Dubai expects to solicit bids within eight months for road projects worth as much as Dh4 billion ($1.1 billion) as part of a bigger drive to upgrade transport links in the city, said a top official.
From commuter trains to highways, Dubai is doubling down on its bet that investments in transportation will spur the emirate’s economy as lower crude prices strain budgets in the oil-dependent Gulf region, Mattar Al Tayer, director general and chairman of its Roads and Transport Authority, told Bloomberg in an interview.
His comments followed the recent awarding of a Dh10.6 billion ($2.88 billion) contract to extend the emirate’s metro-train system as Dubai prepares to host the 2020 World Expo.
“There’s a lot of cuts in projects in neighboring countries,” Al Mattar said. “Investing in infrastructure is one of the policies which the Dubai government has taken to steer the economy.” He declined to give details of the planned road improvements.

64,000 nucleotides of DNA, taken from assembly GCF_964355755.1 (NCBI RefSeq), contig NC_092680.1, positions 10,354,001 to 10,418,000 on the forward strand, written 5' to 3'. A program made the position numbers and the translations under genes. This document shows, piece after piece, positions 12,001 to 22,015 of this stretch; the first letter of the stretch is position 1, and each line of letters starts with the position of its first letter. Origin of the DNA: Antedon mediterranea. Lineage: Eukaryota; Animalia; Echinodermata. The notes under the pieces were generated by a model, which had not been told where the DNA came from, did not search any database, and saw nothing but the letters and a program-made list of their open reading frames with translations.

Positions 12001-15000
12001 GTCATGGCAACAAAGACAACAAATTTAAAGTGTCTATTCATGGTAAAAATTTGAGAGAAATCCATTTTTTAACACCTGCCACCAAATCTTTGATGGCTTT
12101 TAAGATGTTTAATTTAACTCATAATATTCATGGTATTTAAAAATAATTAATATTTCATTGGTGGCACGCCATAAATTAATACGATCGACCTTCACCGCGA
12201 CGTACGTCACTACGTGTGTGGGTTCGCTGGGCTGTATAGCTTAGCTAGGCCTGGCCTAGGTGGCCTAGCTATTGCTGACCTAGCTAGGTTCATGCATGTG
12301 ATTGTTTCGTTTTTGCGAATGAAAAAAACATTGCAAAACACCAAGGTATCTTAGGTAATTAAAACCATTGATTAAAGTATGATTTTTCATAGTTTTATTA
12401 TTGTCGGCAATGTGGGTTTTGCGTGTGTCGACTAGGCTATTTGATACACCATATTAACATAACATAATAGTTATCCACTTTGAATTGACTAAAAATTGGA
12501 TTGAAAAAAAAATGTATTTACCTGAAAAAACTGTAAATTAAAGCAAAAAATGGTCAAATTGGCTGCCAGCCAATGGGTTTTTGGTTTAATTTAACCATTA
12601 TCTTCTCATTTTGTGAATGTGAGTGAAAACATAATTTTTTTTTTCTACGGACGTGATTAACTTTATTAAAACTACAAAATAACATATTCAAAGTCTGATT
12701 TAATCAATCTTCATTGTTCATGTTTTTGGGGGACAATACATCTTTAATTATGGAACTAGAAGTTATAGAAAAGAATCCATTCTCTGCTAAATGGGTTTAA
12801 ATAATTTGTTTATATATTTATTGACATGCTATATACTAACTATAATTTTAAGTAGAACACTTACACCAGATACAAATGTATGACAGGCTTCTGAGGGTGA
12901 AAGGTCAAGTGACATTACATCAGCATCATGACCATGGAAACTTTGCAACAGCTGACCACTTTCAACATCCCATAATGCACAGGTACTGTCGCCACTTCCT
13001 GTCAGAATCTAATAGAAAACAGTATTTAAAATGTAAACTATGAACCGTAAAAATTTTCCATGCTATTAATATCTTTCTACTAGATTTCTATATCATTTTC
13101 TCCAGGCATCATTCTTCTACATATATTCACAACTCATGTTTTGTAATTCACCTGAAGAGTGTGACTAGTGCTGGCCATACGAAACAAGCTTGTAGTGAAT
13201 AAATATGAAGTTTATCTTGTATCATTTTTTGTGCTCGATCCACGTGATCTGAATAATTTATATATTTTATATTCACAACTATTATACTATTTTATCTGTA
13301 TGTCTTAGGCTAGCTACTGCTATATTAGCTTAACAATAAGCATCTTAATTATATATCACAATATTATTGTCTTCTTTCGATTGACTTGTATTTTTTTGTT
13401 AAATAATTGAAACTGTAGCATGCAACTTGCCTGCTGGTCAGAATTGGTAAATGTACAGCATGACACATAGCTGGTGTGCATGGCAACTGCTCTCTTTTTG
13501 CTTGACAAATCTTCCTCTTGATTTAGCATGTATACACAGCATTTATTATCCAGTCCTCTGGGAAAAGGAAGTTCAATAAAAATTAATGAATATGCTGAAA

Dubai is focusing on infrastructure projects amid an economic slowdown triggered partly by a decline in oil prices by about half since 2014.
The slide in crude is affecting businesses from real estate to hotels, though the city’s economy relies less on oil than many of its neighbors. Dubai, the second-largest emirate in the UAE after Abu Dhabi, is an international trading, transportation and financial hub.
A group led by Alstom of France and including Spain’s Acciona and Gulermak of Turkey won a contract to extend the metro network by 15 km to the desert site of the 2020 Expo. The RTA has received Dh1.5 billion ($408 million) from the Dubai government’s department of finance to begin work on the extension, Al Tayer said.
The contractors have submitted offers to pay for the metro project, and the department is to decide within six months how to fund it, he said. The RTA expects work on the network to proceed on schedule even amid a challenging economic environment, he said.
To help pay for the transportation upgrades, Dubai’s transport authority is studying whether to increase road tolls within three years, Al Tayer said.